In those days, the advertisers declared that everyone throughout the world should spend Friday shopping in stores and Monday shopping on the internet and that this season should last until December 26th when everything that has been bought is returned or exchanged for store credit. This first occurred when the markets were booming and people became too busy to worry about quality when they could have quantity. Everyone went to the stores to wait in line, trying to find the best deals.
Since Joseph belonged to David’s house and family line, he went up from the city of Nazareth in Galilee to David’s city, called Bethlehem, in Judea. (Luke 2:4) He went to shop with Mary, his fiancée, who was pregnant. They joined the crowds on the way to the stores.
While they were there, the time came for Mary to have her baby. She gave birth to her firstborn child, a son, wrapped him snugly in her (Luke 2:6-7b) cloth shopping bags, and laid him in their cart, because there was no way to get past the mobs of people in the store.
If the cry of new life occurs amidst the best sales of the year, does it make a sound?
The worshipping community that I am a part of has been studying Luke. Each week, whether we are meeting for formational work or worship, we have read a passage in Luke together. It seems appropriate that the birth of Christ came up for our reading on the Monday before Thanksgiving.
Christmas has already been in the stores for almost a month. Shopping lists for gifts are kept next to the shopping list for Thanksgiving groceries. We’ll have hardly digested one before we dig into the other.
In our efforts to shape God in our own image, as a culture we have erased the boundaries of time and season – which we shape in the image of our own desires.
Thanksgiving isn’t a religious holiday but it could be in both its intent and timing. It is good to stop and give thanks for all God has provided – and to celebrate God’s goodness with family and friends. But Thanksgiving is really just the appetizer of our greatest Thanksgiving: that the Word became flesh and lived among us.
I recently read in a church newsletter that Christmastide activities were going to require over 300 volunteers (and even more hours). As with most churches, these will be community-building activities and meaningful worship services. Christmas is one of the few times (the others being Easter and Mother’s Day) that many will enter a church. As a people who are called to share the Good News – with great joy! – I understand the many programs and activities we, the Church, add in the six weeks of Advent to Epiphany.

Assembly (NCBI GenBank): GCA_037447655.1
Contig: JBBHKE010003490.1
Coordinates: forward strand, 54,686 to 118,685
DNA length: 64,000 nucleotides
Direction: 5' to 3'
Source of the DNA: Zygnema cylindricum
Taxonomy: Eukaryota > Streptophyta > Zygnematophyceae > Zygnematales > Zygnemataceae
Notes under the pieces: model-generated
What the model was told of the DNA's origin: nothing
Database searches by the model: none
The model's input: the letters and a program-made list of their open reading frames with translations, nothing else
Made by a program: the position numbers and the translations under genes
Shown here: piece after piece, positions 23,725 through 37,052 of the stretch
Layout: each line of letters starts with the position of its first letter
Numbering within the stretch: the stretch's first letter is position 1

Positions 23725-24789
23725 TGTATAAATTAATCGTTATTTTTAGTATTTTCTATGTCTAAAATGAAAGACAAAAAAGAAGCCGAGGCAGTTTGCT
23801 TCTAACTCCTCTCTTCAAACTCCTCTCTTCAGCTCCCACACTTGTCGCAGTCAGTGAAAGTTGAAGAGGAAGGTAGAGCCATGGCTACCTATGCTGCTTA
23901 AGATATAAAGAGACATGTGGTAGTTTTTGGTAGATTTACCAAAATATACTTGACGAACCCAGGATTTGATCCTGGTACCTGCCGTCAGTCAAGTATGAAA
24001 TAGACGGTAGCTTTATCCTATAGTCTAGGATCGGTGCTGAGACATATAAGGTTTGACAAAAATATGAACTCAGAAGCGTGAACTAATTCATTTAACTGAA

But I also wonder if this hasn’t become the other side of the secular Christmas (or, excuse me, holiday) coin. If all these wonderful things aren’t more that cause us to shape God and the incarnation into our own image. If putting Jesus in the manger isn’t just as idolatrous as putting Jesus in the shopping cart.
My prayer for myself, my family, my friends, for you, for the Church is that we provide room (or womb) for Jesus to be incarnate in our lives this Thanksgiving and Christmas season. This will look different for everyone, and all we may be able to do this year is to not buy one gift (and it can be the one you were going to buy for me), not attend one party, not go to one more store, not make one more type of Christmas cookie (Mom, please make me the mochas but I can bring the peanut butter star cookies), or not put up “those” lights this year. The God who created time and season bring order out of chaos, who took on the cloak of humanity, who is present with us yet today has already created in advance one hour for us to rest in the joyful, good news of the incarnation. May we receive this loving gift.
I know it’s only November 25th, but I still offer this passage in Luke for reflection in your Thanksgiving celebrations and your Christmas preparations:
In those days Caesar Augustus declared that everyone throughout the empire should be enrolled in the tax lists. This first enrollment occurred when Quirinius governed Syria. Everyone went to their own cities to be enrolled. Since Joseph belonged to David’s house and family line, he went up from the city of Nazareth in Galilee to David’s city, called Bethlehem, in Judea. He went to be enrolled together with Mary, who was promised to him in marriage and who was pregnant. While they were there, the time came for Mary to have her baby. She gave birth to her firstborn child, a son, wrapped him snugly, and laid him in a manger, because there was no place for them in the guestroom. – Luke 2:1-7 (CEB)